“Social impact of cultural access and creativity: Urban Cultural Policies in Mexico City” – Reflections on Ana Rosas Mantecón’s Seminar

The first of two reports on a CMH-MARG seminar by visiting academic Dr. Ana Rosas Mantecón:

Part 1 – Ana’s presentation

At CMH we explore a wide range of home grown and partner arts and cultural projects, which aim to inform pathways to ‘human flourishing’.  We also have links to a wealth of international initiatives working in similar ways, based in Australia, the US, South Africa and Ireland.  Through Ana Rosas Mantecón’s visit to CMH last week we were privileged to gain an insight into related work taking place in Latin America, specifically in Mexico.

Ana Rosas’s fascinating seminar took us on a tour of Mexico City’s diverse initiatives seeking to increase social inclusion using community arts and cultural interventions.  She outlined the socio-political context in Mexico city, and described three initiatives to show the flavour of the work, which set us all frantically discussing challenges, meanings, values, similarities…This brief outline of the three initiatives Ana described in her presentation:  ‘Territorios de Cultura para la Equidad’Spaces for Culture and Equality; Con Arte’ – With Art; Faro de OrienteLighthouse of the East; is followed by a second blog posting, summarising of the flow of the discussion that ensued.

 Territorios de Cultura para la Equidad is a voluntary sector women’s initiative, run by four women artists. Examples of their work include a project bringing together sex workers and policewomen to explore female identities, and a project for street sweepers to reclaim access to cultural venues and spaces. One hallmark of the work is its wry and disarming humour. The pictured poster is for the second of these projects, entitled: ‘Of galleries, women and purses’, using the purse as a female icon as well as a reference to money and power – or lack of access. While big finance is controlled by men, women control the day to day small change carried in purses, and the project played with this symbol to discuss the bigger issues.

Con Arte is a local government initiative using dance to engage children at risk of disaffection. The artists describe their work as, in part, combating ‘aesthetic illiteracy’, helping children and young people develop an appetite for and understanding of creative expression. Dance and music is also used to create intercultural dialogue in fragmented communities. One Con Arte guiding principle is that ‘pleasure is revolutionary’.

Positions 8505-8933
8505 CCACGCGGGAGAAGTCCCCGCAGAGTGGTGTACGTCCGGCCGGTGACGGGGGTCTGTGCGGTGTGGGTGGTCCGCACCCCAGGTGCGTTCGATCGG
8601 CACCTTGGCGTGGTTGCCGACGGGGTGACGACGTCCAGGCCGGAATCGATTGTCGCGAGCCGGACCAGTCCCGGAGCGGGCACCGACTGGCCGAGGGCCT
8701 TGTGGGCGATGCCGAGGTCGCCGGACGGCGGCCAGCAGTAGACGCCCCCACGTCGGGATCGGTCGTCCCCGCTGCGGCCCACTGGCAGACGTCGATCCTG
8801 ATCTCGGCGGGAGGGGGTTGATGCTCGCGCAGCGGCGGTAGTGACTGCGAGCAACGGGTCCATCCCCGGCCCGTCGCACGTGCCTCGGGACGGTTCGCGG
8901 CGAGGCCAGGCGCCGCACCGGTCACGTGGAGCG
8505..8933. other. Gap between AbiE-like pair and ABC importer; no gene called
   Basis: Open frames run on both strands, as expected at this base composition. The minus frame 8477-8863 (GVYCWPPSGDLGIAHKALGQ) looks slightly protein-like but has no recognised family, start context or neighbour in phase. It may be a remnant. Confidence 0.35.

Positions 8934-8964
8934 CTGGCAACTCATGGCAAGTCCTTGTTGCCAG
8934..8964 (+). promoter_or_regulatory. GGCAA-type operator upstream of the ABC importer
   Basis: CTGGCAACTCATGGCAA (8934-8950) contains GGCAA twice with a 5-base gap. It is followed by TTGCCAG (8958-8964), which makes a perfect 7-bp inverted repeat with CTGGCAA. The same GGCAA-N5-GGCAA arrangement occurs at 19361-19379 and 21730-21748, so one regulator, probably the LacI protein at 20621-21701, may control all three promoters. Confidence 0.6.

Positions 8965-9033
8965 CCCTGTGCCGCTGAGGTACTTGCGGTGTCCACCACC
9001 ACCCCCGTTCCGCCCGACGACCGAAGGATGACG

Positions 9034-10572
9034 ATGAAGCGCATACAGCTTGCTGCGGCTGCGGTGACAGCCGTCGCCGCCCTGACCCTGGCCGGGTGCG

Faro de Oriente is one of a chain of Faro projects, based in the most acutely impoverished areas of the city. This municipal government funded initiative aims at increasing opportunities and a sense of entitlement and self determination amongst excluded communities, using a model in which artists take over disused factories and turn them into a ‘cultural centre’, offering arts and crafts workshops, internet access, and community spaces all free for local people. The focus here is not only on enabling participants to express themselves and for example to work across tense (often extremely violent) ethnic and cultural boundaries, but also to equip people with trades and skills, and, through art exhibitions and performances, to enable them to claim and promote an identity beyond the ghettoised quarters of the city in which they live.

For a little context to Ana’s visit, to bring it within the CMH fold: I went to a conference at Bristol University last September entitled ‘Beauty will change the world’, and caught an inspiring presentation by Valentina Rojas, visiting from Mexico City, about a project called ‘Faro de Oriente’.

I was very inspired, both personally and for research purposes, and made contact with Valentina and then, through her, with documentary film maker and musician Vlady Diaz in Mexico City, who is involved in the Faro initiative. We have had Skype contact over the past months, discussing the working practices and motivations of artists involved in such social inclusion projects. Ana is an academic colleague of Valentina, whose research has included a focus on the ‘Faro’ initiative. We’re hoping to establish a link between CMH and the anthropology department at Ana’s university (UAM), where there is also other related research taking place. In the Autumn I will visit Mexico City with the help of a Santander mobility grant, and can explore all this further.

Since her visit, Ana has been invited to join the Critical Mass colloquium with us at CMH in June, so look out for her!

About anniRaw

Anni is a post-doctoral research associate with the Centre for Medical Humanities at Durham University. Her doctoral thesis (http://etheses.dur.ac.uk/7774/ ) characterises and theorises a core practice amongst artists working in community and participatory arts. The study incorporates an exploration of artists’ current practice in the UK and in Mexico, and suggests that a transnational core practice - conceptualised as an 'assemblage' of six consistent, multidisciplinary elements which together achieve a creative 'workshop ecology' - can be identified in this work. With a background in community music and the voice, and participatory evaluation of community-based arts interventions. An ethnographic anthropologist by approach, her current research interests include the nature and function of creativity, creativity and the arts in participation and activism, and international perspectives on participatory arts practices.
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